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Copycat Model a Success for Start-ups

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Copycat Model a Success for Start-ups

Copycat Model a Success for Start-ups
March 12
09:48 2014

From its low-key offices near the centre of Berlin, Rocket Internet has turned the usual business model for technology companies on its head, compiling a team of high-flying finance and management specialists and arming them with the money they need to mimic already successful internet companies – applying these proven ideas in other countries, often in emerging markets.

Since 2007, Rocket has backed about 75 start-ups in more than 50 countries that now generate more than $3 billion annually and employ about 25,000 people.

The business model stands in sharp contrast with the ethos that dominates Silicon Valley, where originality is perceived as the main currency for successful start-ups. It also has raised questions over whether Europe’s tech sector can ever foster the same level of innovation that has led to a conveyor belt of successful US tech giants like Oracle, Google and Facebook.

Still, Rocket balks at criticism that it is purely a copycat machine. It says that all successful business ideas are somewhat borrowed from others and that the ability to take proven tech ideas to emerging markets is a skill in itself. The small start-ups that Rocket supports are often given as little as six months to succeed or face being shut down.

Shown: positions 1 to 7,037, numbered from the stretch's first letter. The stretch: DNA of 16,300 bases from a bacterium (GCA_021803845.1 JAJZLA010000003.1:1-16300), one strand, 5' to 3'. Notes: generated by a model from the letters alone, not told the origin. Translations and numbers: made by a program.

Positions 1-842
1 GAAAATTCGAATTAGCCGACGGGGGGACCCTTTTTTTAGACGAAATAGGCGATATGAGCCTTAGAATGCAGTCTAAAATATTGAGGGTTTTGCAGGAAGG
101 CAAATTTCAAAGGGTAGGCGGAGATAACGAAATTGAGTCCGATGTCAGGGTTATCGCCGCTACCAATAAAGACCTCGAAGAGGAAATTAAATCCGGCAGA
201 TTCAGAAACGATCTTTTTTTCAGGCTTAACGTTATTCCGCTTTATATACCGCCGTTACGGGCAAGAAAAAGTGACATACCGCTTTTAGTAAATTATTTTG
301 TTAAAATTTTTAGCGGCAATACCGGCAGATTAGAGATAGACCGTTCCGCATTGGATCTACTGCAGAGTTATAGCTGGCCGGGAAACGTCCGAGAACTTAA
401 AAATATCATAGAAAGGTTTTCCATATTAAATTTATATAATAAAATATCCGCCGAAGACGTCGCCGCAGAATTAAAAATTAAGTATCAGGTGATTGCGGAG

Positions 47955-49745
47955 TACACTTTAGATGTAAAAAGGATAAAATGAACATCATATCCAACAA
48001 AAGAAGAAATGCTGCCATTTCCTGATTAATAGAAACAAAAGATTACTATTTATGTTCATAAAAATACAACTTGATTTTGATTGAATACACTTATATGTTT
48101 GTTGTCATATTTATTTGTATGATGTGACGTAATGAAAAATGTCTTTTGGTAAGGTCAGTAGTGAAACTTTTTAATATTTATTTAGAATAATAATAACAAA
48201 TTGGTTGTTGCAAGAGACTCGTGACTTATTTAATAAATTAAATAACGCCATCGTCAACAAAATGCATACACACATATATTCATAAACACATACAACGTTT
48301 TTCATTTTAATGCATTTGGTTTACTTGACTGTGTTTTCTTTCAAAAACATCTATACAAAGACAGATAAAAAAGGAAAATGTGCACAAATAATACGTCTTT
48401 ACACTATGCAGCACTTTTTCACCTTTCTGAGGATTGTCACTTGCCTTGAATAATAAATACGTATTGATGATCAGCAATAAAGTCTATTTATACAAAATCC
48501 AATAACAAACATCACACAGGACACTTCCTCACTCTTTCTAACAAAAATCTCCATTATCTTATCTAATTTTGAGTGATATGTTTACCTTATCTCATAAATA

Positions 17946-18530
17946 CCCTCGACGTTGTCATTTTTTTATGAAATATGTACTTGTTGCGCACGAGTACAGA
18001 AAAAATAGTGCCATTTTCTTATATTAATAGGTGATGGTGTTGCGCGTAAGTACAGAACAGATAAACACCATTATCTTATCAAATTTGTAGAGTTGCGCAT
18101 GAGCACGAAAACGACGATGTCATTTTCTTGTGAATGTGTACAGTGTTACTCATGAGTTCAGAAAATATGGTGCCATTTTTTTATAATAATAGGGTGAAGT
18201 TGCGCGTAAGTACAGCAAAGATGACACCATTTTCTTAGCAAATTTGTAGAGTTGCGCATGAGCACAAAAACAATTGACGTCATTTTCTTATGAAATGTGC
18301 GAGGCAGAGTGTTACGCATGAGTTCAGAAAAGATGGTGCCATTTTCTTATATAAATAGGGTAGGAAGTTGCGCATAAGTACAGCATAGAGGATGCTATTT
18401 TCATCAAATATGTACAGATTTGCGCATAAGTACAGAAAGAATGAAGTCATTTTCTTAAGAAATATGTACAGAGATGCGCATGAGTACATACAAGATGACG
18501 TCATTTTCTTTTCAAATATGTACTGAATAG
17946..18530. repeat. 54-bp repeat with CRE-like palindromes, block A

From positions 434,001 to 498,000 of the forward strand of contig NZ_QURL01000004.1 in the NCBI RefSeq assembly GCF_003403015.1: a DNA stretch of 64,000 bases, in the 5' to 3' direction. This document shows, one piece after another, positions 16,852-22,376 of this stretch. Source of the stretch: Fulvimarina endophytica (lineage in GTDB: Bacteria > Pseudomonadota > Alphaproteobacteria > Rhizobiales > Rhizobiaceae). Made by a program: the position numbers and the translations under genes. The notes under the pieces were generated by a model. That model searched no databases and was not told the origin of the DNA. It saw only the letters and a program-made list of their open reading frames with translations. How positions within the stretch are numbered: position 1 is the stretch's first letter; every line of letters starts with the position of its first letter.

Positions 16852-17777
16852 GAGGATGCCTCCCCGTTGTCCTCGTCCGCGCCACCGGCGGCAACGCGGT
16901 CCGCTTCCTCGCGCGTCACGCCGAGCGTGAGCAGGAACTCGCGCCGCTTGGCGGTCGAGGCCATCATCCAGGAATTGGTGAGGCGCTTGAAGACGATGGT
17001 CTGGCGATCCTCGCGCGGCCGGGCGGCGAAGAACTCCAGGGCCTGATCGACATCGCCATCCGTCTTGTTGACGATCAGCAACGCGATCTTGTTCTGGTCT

“If there’s a clear business model that is proven to work, we will look at it,” says Oliver Samwer, who started Rocket Internet with his brothers Marc and Alexander. “Every new company is like a speedboat and we want them to become aircraft carriers.”

Rocket Internet and the startups it incubates are known for aggressively expanding into new markets and squeezing out local rivals. Zalando, a German copy of U.S. e-commerce firm Zappos, has spread to 15 European countries since starting in 2008 and reported a 52 percent rise in its sales, to $2.4 billion, last year. Rocket Internet recently sold its remaining stake in Zalando, which is valued at around $5 billion, to Swedish investment company Kinnevik, one

of Rocket’s main investors, although the Samwer brothers retain a stake through their own investment firm.

Other Rocket-backed startups, including Latin American e-commerce site Dafiti and its Russian counterpart Lamoda, also have secured large market shares in some of the world’s fastest-growing developing economies. To succeed, they have had to tweak their business models for emerging markets. That involves offering cash-on-delivery services where few consumers have credit cards and running large fleets of delivery trucks where local logistics and infrastructure remain basic.

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